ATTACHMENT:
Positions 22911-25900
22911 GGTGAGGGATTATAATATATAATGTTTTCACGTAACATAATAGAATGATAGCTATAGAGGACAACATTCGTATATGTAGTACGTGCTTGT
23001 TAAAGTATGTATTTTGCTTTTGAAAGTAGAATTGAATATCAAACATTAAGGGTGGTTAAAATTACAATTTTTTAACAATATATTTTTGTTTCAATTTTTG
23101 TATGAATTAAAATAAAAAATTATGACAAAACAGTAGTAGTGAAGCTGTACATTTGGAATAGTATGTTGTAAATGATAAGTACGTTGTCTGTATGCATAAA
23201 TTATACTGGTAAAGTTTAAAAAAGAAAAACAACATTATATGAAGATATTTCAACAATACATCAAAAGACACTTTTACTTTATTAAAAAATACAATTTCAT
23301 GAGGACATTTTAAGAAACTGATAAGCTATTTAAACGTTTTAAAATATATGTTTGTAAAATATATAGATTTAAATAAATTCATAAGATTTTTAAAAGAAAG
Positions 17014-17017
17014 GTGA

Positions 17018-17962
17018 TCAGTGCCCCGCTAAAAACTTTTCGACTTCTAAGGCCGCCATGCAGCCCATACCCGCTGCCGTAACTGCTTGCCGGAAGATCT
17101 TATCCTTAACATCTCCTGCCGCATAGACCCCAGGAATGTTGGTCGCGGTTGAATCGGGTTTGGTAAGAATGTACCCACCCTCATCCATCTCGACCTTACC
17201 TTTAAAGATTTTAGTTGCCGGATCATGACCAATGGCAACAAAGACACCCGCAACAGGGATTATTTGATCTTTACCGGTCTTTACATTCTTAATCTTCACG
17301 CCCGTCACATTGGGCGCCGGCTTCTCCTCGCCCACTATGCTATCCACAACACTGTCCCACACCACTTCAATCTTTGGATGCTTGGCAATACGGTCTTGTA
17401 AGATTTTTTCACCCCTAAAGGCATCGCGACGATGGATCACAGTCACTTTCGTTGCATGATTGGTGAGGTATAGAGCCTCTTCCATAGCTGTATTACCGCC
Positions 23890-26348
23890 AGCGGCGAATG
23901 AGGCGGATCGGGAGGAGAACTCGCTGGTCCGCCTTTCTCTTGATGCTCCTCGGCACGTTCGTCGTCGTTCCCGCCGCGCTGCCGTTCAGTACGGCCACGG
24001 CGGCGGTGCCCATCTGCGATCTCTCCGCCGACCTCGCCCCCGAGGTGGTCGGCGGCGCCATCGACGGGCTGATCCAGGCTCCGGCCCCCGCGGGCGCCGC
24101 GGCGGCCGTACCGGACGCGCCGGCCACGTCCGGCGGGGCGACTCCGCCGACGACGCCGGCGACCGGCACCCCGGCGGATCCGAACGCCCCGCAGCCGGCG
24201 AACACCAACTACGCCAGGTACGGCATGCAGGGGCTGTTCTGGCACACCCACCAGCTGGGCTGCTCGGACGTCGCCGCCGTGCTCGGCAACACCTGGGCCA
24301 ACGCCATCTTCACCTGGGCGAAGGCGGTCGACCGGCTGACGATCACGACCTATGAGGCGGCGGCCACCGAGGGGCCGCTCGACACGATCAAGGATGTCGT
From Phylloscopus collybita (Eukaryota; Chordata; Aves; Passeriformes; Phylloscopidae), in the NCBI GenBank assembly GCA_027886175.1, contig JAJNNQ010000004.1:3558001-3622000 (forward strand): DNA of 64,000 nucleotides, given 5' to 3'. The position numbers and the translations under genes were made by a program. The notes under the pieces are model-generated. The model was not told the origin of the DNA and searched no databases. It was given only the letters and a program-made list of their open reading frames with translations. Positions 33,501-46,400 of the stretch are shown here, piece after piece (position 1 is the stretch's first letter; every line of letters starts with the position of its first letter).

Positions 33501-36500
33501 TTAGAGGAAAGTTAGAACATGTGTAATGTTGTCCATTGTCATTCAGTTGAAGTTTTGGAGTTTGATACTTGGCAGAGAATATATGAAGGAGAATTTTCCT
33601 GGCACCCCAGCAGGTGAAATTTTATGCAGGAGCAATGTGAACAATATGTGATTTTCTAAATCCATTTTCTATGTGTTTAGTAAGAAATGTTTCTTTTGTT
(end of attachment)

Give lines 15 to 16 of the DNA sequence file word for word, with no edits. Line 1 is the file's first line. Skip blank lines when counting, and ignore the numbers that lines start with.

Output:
Positions 23890-26348
23890 AGCGGCGAATG